How to help families awaiting an autism diagnosis

“Wait times to get a formal autism diagnosis from a qualified program range from six months to two years. It’s very frustrating for parents and their children who need services,” explains Dr. Mark Wolraich, MD, a REACH faculty member and retired professor of pediatrics at the University of Oklahoma Health Sciences Center. 

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Navigating the ADHD stimulant medication shortage

“The ADHD stimulant medication shortage is affecting patients, families, pharmacists, and clinicians,” explains Andrew Adesman, MD, a developmental pediatrician specializing in ADHD.

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Supporting mental health needs in rural areas

Rural healthcare providers can be overwhelmed—and understaffed with specialists. Discover how REACH inspired Elizabeth Wallis, M.D., to build a community to support her patients.

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Is it ADHD? Or something else?

Attention-deficit hyperactivity disorder (ADHD) is one of the most common behavioral health disorders, affecting approximately 9% of all children and adolescents. About 75% of pediatric patients with ADHD have comorbid mental health conditions, ranging from oppositional-defiant disorder to anxiety and mood disorders.

What is a busy clinician to do? How do you discern whether a child who is, say, having difficulty focusing at school and at home has ADHD, anxiety, both, or something else?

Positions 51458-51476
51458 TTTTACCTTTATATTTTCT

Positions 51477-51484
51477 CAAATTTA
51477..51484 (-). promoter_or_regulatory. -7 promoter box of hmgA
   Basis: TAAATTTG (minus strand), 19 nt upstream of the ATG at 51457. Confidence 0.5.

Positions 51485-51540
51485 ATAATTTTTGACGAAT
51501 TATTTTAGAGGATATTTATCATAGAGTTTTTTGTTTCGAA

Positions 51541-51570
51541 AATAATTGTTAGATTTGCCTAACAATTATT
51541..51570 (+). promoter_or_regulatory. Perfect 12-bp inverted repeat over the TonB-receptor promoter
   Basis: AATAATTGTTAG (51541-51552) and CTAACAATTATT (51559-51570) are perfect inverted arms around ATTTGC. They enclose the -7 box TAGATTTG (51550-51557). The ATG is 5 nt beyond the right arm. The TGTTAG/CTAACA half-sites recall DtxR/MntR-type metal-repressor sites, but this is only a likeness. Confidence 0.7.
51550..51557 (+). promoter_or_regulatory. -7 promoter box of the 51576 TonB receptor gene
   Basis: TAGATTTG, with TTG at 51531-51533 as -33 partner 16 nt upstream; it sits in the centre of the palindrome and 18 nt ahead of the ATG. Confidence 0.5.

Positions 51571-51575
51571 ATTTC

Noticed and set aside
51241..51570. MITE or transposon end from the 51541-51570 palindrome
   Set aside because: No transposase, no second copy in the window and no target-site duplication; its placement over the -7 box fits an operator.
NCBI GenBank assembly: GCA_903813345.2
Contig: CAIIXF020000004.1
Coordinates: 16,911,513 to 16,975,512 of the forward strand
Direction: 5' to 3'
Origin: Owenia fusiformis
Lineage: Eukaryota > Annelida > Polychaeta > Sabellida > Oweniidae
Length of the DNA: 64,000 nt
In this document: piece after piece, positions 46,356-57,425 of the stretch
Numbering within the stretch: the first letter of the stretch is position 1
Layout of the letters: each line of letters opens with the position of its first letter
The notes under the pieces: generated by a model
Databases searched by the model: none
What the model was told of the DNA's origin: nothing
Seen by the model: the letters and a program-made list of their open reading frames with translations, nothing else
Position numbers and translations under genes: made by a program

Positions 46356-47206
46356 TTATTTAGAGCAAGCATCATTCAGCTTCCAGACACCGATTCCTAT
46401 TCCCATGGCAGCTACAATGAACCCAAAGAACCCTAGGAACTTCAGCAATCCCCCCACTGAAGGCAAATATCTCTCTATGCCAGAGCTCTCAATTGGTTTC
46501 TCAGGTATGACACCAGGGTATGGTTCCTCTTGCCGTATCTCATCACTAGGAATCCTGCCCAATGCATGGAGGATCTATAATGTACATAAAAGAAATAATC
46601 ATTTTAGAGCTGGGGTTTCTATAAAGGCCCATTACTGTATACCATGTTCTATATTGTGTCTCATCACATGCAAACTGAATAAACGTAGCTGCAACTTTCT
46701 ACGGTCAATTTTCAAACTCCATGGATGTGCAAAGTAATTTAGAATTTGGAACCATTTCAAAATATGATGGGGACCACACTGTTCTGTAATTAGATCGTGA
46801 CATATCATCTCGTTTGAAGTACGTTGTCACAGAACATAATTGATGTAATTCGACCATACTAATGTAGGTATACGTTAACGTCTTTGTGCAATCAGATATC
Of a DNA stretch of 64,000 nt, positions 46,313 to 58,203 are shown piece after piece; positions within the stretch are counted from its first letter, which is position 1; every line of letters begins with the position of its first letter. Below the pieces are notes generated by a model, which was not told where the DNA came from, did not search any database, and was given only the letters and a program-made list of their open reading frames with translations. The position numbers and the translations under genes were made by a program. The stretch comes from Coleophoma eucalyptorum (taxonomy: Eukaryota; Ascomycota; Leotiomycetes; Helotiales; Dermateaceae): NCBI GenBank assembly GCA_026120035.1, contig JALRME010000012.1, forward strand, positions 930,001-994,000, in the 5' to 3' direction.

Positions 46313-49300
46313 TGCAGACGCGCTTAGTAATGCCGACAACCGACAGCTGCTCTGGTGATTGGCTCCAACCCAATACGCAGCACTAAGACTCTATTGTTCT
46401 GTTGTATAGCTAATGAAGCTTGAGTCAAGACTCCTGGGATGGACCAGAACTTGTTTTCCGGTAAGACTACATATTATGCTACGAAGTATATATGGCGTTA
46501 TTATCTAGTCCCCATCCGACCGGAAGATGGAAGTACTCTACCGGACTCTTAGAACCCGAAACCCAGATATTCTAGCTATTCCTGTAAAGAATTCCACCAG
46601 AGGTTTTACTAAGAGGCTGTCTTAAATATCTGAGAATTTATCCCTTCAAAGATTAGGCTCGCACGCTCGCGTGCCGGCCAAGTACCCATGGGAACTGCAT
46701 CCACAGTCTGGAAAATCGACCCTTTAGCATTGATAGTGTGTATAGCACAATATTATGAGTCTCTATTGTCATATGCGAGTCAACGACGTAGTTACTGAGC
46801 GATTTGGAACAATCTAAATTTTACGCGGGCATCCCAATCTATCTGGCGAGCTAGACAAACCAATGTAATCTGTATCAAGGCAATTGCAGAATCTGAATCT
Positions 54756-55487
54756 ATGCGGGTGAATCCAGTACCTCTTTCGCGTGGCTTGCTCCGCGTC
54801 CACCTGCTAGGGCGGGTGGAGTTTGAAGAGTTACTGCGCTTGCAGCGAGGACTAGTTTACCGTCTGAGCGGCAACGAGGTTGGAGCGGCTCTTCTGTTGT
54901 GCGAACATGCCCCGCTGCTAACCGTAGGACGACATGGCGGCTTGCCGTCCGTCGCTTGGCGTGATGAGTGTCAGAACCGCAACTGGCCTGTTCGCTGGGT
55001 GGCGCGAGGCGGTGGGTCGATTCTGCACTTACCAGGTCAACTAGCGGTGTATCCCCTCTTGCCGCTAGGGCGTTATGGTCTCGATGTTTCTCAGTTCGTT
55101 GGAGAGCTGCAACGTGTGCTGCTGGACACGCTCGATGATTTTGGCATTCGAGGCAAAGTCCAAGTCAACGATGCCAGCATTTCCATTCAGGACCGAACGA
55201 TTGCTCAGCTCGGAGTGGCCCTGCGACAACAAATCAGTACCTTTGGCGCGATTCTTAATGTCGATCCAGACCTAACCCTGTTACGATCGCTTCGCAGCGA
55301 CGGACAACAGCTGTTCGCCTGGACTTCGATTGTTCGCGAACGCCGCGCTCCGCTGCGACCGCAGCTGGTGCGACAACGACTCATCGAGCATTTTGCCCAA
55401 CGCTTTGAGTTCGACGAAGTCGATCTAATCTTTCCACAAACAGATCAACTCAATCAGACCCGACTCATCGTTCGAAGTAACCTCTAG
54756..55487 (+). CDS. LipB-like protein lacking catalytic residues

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IEP and 504 school accommodations for mental health needs

Children with mental health diagnoses may need special accommodations in order to succeed in school. Patients with attention-deficit hyperactivity disorder (ADHD) or autism come immediately to mind. However, children with depression and anxiety disorders may also struggle in the classroom.

Pediatric primary care providers (PCPs) and therapists can help families get the school accommodations their children need. Mark Wolraich, MD, REACH faculty member and retired professor of pediatrics at the University of Oklahoma Health Sciences Center, emphasizes that children are best served when professionals take a team approach to mental health care.

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ADHD medication “holidays”?

As summer rolls around, families may ask whether their children can have a “holiday” from their psychoactive medication, especially for attention-deficit hyperactivity disorder (ADHD). We asked Lawrence Amsel, MD, MPH, a REACH faculty member and associate professor of psychiatry at Columbia University, to lay out the pros and cons.

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New treatments for ADHD

Newer treatments approved by the Food and Drug Administration (FDA) for pediatric patients with attention-deficit/hyperactivity disorder (ADHD) include two medications that address some of the common issues families have with standard stimulant treatments. Another development is use of devices to manage ADHD symptoms.

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Getting smarter about child mental health

“For these straightforward cases, when you can identify uncomplicated ADHD in patients without co-occuring depression or anxiety – well, everyone in primary care should be able to do this.”

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